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This article and letter appear in the June 6, 2007 issue of Executive Intelligence Review.

John Bredenkamp Puts His Foot In It

by the Editors of EIR

We publish—and then comment on—the letter below, to Jeffrey Steinberg of EIR, by John Bredenkamp, a South Africa-born businessman who has been at the center of a large number of arms trafficking controversies over the past several decades.

Breco and Masters Group of Companies
From the Chairman's office—John A. Bredenkamp

28 June 2007

Dear Mr Steinberg,

In your article "Will BAE Scandal of Century Bring Down Dick Cheney?" (EIR Volume 34, Number 26, June 29, 2007), you make a number of untrue, incorrect and defamatory allegations about me, which are manifestly malicious.

  • You state that I am 'a major arms broker throughout Africa,' This is a wholly erroneous and extremely damaging allegation. I have repeatedly stated that my involvement in the defence sector is that of a passive investor in Aviation Consultancy Services, a company that represents a number of leading aircraft manufacturers, both civil and military. A simple Google search on the internet would have led you to my website where you would have found this information.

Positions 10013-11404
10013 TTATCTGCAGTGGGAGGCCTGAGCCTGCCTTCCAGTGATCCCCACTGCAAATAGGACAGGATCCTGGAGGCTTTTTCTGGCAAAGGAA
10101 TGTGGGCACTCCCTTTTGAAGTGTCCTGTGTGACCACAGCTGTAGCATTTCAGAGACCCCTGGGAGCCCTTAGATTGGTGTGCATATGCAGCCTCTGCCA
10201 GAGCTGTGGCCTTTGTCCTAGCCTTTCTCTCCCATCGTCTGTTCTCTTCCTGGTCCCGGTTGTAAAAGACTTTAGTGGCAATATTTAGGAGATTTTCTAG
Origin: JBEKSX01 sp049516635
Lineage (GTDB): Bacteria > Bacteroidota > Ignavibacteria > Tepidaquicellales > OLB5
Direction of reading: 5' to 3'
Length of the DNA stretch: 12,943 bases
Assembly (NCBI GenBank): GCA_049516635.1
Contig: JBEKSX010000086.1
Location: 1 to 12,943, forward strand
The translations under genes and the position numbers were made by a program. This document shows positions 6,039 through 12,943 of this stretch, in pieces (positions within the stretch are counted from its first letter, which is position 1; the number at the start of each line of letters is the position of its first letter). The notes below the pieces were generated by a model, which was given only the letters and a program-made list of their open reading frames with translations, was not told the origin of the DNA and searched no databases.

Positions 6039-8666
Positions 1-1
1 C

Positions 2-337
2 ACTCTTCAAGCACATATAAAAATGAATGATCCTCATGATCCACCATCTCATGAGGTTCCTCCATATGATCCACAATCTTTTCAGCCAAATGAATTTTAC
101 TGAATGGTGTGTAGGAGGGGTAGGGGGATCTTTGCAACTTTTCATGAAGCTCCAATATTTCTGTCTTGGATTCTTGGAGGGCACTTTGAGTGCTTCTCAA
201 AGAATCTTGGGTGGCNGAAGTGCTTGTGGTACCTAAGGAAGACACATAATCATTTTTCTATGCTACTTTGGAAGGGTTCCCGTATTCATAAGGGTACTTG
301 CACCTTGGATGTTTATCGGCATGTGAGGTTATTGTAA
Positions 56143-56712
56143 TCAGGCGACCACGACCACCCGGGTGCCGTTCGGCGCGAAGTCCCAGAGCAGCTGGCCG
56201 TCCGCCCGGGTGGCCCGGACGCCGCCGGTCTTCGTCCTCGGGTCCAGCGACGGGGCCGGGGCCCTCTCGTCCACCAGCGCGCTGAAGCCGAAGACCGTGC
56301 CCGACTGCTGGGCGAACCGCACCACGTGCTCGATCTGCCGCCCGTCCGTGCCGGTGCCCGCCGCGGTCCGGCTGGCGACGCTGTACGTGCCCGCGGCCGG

• You say that 'U.S. intelligence sources have identified (me) as a conduit for Soviet arms to African insurgents,' This is an extremely serious allegation and utterly without foundation. I have never supplied arms to 'African insurgents'. I can only assume you have made this up to further your own sensationalist agenda.

  • You then go on to speculate that this identification raises "questions about his (my) earlier involvement with the Al-Yamamah project". This is totally without foundation. I have never had any involvement in the Al-Yamamah project. Such a fictitious reference must clearly be designed as a deliberate and malevolent slur.

  • I am indeed cooperating with the UK's Serious Fraud Office in their investigation re allegations about BAE sales to South Africa. As a non-UK resident, I voluntarily flew to the UK late last year to offer them my assistance.

If you had bothered to check my website——you would have found the correct information and also would have had the opportunity to contact my Press Office by e-mail. Instead, you have misrepresented me in a highly damaging, irresponsible and offensive manner....


John Bredenkamp